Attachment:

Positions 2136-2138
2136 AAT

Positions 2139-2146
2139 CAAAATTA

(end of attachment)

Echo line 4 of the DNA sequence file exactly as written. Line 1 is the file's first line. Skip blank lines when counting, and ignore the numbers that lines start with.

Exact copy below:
2139 CAAAATTA